Having now gone through this for the current WIP, I can see at a glance that the letter F has become overcrowded. I’ve also got three characters with last names beginning with S, none of which are recurring from previous books, so I could pick different names for at least a couple of them. And I’ve not only got one first and two last name uses of E, but the names are all four or five letters, so there isn’t even the variety of length to separate them.
OK, back to the drawing board for some of these minor characters’ names!
This week’s Word of the Week is pusillanimous, meaning cowardly or timid. It comes from Latin pusillanimis, having little courage, and is a translation of the Greek oligopsychos, small-souled.
Leaving France, where I spent just about the whole of July, was hard. Not only because it was beautiful, but because it was also a place that seemed to inspire creativity. Had I realised how distracted I would be once I got back to the UK, I might have been tempted to stay on another month or two! Just until the latest Charlie Fox book was finished, anyway.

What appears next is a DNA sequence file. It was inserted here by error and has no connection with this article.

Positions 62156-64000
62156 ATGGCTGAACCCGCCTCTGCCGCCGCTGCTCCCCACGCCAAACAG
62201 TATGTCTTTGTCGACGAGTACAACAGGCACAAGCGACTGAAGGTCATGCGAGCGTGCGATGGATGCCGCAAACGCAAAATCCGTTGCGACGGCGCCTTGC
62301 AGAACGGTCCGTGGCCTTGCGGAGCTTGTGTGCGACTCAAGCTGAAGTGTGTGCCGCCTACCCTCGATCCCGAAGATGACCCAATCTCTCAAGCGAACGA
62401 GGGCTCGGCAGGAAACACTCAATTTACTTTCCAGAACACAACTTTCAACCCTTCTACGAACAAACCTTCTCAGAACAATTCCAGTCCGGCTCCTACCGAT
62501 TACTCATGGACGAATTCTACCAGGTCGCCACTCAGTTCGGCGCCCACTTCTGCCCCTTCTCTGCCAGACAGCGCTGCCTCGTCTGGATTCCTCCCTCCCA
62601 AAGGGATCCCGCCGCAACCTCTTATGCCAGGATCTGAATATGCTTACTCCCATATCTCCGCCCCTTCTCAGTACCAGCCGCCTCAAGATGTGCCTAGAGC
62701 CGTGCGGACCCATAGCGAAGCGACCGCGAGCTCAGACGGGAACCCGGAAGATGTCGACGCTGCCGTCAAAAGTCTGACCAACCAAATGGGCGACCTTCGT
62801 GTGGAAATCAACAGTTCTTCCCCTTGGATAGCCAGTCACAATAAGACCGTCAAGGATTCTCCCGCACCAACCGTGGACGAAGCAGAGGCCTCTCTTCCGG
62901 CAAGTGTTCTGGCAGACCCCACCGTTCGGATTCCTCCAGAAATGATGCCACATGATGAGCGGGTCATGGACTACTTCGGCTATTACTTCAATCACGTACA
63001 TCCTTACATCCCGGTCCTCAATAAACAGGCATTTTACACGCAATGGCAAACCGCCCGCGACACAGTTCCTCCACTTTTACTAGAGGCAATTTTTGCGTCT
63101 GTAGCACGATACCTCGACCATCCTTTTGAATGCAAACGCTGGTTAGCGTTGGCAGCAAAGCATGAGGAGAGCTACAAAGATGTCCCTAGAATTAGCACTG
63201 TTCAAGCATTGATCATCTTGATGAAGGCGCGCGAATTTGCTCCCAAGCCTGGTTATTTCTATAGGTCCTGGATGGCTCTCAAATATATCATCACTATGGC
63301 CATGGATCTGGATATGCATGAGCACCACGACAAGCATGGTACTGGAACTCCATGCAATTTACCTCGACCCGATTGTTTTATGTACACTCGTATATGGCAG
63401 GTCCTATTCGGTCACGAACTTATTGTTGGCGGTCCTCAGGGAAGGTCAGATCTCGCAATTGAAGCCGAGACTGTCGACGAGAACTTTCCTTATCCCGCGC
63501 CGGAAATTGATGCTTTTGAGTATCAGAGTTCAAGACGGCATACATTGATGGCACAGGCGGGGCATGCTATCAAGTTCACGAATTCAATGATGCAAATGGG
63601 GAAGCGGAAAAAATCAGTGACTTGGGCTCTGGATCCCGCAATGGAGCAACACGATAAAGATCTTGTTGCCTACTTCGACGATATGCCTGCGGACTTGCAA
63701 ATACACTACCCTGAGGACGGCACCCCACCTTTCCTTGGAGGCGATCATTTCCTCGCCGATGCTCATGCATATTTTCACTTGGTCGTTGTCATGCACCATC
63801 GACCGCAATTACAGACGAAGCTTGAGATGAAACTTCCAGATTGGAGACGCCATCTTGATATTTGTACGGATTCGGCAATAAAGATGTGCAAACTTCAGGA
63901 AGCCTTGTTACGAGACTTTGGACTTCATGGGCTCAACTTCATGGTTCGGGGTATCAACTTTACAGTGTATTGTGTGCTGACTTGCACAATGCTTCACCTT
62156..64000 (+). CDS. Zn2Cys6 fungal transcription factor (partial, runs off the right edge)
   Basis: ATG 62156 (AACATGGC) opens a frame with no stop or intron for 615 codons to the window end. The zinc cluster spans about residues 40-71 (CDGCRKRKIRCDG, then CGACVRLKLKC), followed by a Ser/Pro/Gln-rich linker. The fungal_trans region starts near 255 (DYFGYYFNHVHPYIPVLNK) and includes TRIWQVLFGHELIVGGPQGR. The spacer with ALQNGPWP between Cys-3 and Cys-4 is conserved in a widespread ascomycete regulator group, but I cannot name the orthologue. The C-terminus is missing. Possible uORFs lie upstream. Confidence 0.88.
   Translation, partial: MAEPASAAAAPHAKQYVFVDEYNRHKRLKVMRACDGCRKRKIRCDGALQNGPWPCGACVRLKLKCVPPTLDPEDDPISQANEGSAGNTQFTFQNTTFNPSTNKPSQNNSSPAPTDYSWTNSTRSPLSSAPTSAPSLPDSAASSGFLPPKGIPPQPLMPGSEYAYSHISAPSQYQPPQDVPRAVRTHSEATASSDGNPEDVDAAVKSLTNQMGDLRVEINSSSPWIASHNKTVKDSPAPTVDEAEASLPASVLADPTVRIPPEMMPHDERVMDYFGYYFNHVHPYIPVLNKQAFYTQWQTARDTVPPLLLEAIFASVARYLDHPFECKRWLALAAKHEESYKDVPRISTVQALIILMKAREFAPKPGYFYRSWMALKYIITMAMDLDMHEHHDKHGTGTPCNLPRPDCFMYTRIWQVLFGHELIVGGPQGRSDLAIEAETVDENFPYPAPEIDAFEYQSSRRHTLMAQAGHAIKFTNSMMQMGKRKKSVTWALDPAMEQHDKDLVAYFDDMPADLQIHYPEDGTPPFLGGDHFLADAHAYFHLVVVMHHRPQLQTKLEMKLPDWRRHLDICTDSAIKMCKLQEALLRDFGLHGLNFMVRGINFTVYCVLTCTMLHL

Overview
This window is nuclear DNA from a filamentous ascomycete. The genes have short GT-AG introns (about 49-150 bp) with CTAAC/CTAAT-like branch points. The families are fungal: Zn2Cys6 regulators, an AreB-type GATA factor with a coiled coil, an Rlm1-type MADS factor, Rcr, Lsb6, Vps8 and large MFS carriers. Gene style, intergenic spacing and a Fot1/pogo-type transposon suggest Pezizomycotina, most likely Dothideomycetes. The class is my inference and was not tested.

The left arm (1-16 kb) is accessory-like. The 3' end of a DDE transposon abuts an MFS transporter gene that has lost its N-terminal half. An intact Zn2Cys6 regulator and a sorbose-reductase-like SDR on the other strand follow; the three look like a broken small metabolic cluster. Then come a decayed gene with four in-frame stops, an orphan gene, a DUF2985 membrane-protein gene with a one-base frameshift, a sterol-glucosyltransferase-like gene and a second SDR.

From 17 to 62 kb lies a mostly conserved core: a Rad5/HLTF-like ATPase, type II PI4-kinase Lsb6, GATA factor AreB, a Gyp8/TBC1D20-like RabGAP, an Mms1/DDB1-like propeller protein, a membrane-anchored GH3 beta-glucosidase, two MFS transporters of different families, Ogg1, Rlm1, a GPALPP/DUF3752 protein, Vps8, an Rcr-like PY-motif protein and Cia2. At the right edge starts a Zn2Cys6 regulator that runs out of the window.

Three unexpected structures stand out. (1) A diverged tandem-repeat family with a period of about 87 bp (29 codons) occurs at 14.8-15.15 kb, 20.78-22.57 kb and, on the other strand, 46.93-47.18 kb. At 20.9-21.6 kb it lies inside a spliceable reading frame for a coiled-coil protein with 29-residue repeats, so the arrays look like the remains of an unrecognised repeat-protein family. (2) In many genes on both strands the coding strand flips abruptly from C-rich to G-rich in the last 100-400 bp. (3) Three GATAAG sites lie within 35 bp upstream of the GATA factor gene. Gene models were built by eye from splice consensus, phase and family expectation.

Of course, it had its downside, like the flying ant invasion that suddenly appeared in my bedroom one night. The problem was, they disappeared during the day and you never quite knew when they might pop up again. I’m not particularly squeamish, but I was feeling severely outnumbered.
Read the full story over on Murder Is Everywhere
I went to France at the beginning of July planning to get a start made on the new Charlie Fox book. I’m happy to report that the tentative 15,000 words I’d hoped for morphed into 20,000 once I got into the writing, and I’m even cautiously pleased with the way it’s going so far. I promised myself I’d have a break when I hit that point, and do some driving around to look at locations for later on in the story, but at the same time, I’m anxious not to lose too much momentum.